Kyle Rittenhouse told Wisconsin jurors Wednesday he had no choice but to fatally shoot two men and seriously wound a third, saying he was stopping “the person who was attacking me.”
Testifying in his own defense, Rittenhouse said he was protecting private property in Kenosha and providing first aid on Aug. 25, 2020, when his fatal confrontations with Anthony Huber, 26, and Joseph Rosenbaum, 36, unfolded.
Rittenhouse, facing two counts of homicide, described Rosenbaum as “the person who attacked me first and threatened to kill me twice.”
He added that Rosenbaum used the f-word multiple times in verbally confronting him.
“He screamed, ‘If I catch any of you f—ers alone, I’m going to f—— kill you,” Rittenhouse quoted the victim as saying. “He said, ‘I’m going to cut your f—— hearts out.’ ”
As defense lawyer Mark Richards was directing him to describe the moments immediately before he opened fire on Rosenbaum, Rittenhouse began sobbing uncontrollably, prompting Kenosha County Circuit Judge Bruce Schroeder to call for a recess.
Rittenhouse went on to explain that Huber attacked him with a skateboard and pulled away his gun, prompting him to pull the trigger.
“Mr. Huber runs up, as I’m getting up, he strikes me in the neck with his skateboard a second time,” Rittenhouse said.
“He grabs my gun, and I can feel it pulling away from me, and I can feel the straps coming off my body. I fire one shot.”
Assistant District Attorney Thomas Binger challenged Rittenhouse’s right to gun down the two victims. He repeatedly asked if Rittenhouse intended to kill anyone.
“I didn’t intend to kill them. I intended to stop the people who were attacking me,” Rittenhouse said. “I did what I had to do to stop the person who was attacking me.”
On several occasions, Binger asked Rittenhouse why he even needed to be armed with such powerful weaponry if his goal was only to provide first aid.
“I brought the gun for my protection,” Rittenhouse said. “I didn’t think I would have to use the gun and end up defending myself.”
Rittenhouse got emotional again late in the day when Binger challenged him about shooting the unarmed Rosenbaum. The defendant said Rosenbaum was trying to take his gun.
“If he would have taken my gun, he would have used it against me,” said Rittenhouse.
“I never wanted to shoot Mr. Rosenbaum. He was chasing me. I was alone, he threatened to kill me earlier in that night. I didn’t want to have to shoot him.”
At another point, Binger grilled Rittenhouse about a third person he shot and seriously injured, Gaige Grosskreutz, 27. The paramedic from suburban Milwaukee had gone to the protest to provide medical aid and was carrying a Glock pistol when Rittenhouse shot him from close range.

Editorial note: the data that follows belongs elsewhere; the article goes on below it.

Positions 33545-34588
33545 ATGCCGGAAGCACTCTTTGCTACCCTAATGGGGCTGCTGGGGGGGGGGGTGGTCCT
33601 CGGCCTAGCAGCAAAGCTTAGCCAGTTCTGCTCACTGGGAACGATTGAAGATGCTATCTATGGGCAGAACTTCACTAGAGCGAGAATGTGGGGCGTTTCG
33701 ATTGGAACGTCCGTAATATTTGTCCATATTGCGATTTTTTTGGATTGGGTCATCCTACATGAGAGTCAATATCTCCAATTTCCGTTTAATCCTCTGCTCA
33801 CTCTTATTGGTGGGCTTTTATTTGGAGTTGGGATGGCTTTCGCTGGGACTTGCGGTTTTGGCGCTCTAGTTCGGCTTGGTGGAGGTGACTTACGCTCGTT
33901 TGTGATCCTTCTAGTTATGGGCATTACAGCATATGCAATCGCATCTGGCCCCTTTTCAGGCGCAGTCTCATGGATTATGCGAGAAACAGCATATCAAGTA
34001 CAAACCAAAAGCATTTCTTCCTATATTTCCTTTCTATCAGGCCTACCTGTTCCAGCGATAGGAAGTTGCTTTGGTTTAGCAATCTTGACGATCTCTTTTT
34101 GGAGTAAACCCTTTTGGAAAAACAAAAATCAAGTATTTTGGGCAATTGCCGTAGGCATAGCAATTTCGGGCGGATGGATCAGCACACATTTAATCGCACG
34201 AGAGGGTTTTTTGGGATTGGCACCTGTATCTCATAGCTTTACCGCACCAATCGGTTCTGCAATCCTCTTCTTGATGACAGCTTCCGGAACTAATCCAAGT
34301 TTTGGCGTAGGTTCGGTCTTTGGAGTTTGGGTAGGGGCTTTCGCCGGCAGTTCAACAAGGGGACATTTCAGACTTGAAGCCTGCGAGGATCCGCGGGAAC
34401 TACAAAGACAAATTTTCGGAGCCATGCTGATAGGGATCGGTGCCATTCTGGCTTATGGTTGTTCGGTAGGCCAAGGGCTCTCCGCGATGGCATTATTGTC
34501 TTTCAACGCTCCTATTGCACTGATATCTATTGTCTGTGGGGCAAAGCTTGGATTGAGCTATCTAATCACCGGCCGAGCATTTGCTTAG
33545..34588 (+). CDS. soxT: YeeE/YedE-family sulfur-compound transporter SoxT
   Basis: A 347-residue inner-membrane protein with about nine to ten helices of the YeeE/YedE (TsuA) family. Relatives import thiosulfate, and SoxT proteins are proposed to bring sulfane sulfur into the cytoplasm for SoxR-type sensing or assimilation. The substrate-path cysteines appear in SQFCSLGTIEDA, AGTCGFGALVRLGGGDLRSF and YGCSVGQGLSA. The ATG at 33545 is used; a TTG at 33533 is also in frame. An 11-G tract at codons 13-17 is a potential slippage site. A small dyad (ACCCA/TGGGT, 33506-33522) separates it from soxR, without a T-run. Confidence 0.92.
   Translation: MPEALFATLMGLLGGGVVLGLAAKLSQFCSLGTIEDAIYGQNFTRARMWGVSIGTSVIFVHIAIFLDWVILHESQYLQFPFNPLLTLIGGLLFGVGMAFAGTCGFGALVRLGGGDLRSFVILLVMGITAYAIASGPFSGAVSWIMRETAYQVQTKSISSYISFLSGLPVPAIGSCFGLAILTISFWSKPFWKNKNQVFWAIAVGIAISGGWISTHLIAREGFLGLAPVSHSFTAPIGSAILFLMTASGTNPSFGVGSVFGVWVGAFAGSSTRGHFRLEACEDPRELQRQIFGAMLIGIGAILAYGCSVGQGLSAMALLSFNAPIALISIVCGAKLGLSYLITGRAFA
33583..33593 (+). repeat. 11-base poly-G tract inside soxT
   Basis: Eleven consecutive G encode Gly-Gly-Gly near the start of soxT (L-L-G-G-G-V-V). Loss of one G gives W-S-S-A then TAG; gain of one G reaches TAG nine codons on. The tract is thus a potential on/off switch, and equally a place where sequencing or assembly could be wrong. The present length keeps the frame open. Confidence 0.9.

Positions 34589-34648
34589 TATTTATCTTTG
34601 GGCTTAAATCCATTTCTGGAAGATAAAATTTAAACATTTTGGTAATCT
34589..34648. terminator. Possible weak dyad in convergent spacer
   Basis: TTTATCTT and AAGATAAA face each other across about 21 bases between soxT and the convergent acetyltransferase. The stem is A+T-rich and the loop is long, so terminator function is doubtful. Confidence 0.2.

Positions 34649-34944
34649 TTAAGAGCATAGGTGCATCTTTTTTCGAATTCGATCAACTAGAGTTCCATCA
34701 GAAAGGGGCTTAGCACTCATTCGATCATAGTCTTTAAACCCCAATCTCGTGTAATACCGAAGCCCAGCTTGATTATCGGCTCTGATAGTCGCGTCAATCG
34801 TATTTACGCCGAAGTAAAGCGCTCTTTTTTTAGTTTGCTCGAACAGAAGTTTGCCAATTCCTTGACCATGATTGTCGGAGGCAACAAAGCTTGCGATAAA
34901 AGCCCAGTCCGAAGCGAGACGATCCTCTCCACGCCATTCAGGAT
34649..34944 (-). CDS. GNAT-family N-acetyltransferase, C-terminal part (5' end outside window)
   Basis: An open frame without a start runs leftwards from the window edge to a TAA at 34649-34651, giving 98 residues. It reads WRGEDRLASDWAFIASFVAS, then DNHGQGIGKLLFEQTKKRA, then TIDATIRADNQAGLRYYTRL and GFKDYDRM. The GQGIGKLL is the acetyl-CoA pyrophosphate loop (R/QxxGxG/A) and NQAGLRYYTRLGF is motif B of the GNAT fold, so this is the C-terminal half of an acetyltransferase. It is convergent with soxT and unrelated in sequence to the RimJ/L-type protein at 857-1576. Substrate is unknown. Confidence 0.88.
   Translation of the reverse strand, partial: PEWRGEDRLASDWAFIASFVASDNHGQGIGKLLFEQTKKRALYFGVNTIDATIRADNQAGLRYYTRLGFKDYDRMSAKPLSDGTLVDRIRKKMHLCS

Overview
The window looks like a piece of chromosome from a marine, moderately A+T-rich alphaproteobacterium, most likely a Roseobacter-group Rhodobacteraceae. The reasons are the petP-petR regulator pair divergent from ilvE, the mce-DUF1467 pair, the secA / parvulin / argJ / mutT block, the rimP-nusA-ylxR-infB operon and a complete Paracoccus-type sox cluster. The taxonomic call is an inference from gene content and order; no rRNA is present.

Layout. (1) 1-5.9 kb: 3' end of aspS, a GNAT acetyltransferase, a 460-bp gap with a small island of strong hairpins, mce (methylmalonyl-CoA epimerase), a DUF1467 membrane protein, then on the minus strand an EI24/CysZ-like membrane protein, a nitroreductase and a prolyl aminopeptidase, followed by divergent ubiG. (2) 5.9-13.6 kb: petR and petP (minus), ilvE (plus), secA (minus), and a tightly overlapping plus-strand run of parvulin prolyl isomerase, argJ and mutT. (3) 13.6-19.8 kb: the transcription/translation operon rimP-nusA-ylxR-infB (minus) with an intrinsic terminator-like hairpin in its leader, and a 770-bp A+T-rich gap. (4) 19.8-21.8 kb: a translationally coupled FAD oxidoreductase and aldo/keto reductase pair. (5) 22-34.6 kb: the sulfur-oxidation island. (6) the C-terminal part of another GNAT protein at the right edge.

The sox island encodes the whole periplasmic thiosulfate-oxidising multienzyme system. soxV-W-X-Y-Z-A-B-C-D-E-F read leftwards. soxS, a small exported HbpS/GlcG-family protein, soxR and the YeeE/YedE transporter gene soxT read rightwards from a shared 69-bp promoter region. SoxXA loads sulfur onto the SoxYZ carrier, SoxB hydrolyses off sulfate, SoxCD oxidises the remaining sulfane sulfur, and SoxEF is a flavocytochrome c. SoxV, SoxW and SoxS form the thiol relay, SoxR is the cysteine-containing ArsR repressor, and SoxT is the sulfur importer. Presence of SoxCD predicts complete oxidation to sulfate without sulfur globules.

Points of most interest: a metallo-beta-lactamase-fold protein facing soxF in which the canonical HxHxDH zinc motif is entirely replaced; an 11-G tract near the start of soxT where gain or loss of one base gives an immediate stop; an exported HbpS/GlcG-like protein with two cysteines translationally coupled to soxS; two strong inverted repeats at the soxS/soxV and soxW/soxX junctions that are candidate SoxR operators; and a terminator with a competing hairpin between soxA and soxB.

In a video showing the moments just before the shooting, Grosskreutz can be seen crouched over with his hands in the air. Rittenhouse said he’d been attacked by several people by that point and believed Grosskreutz “decided to come and point a gun at my head.”
“He hasn’t done that yet, has he?” Binger said, noting that during the brief encounter, Grosskreutz never appeared to point his firearm at Rittenhouse.
“Help me understand why Gauge Grosskreutz with a pistol in his hand is a threat to kill you but you with an AR-15 pointed at him is not a threat to kill him,” Binger said.
Outside the presence of jurors, Schroeder angrily chastised Binger twice about the prosecution’s cross-examination of Rittenhouse.
In one line of questions, Binger implied that Rittenhouse had tailored his testimony based on evidence he’s heard in trial.
Schroeder scolded Binger of committing a “grave constitutional violation” in questioning Rittenhouse’s right to remain silent.
“You’re right on the borderline, and you may be over, but it better stop!” Schroeder told the prosecutor.
The DA’s disputed line of questioning led defense lawyers, shortly after the lunch break, to say they’ll ask for a mistrial.
Judge Schroeder didn’t immediately issue any such ruling, and allowed Binger’s cross-examination to continue.
Before he began testifying, Schroeder asked the 18-year-old defendant a series of questions and reminded him of his constitutional right not to testify.
Rittenhouse answered in the affirmative, saying he understood the risks of taking the stand in his own defense.
While a defendant testifying is highly unusual, NBC News legal analyst Danny Cevallos said he understands why Rittenhouse’s lawyers allowed him to take the stand.
“It’s a self-defense case,” Cevallos said. “He is the only person who can testify about what he perceived, believed and feared.”
Rittenhouse testified that he’s studying nursing at Arizona State University.
But a spokesperson for the university said Wednesday night that Rittenhouse “has not gone through the admissions process” and is not enrolled in its Edison College of Nursing and Health Innovation.
He is, though, in ASU’s online program, where prospective students often take general education classes to prep for applying to the university, the rep said.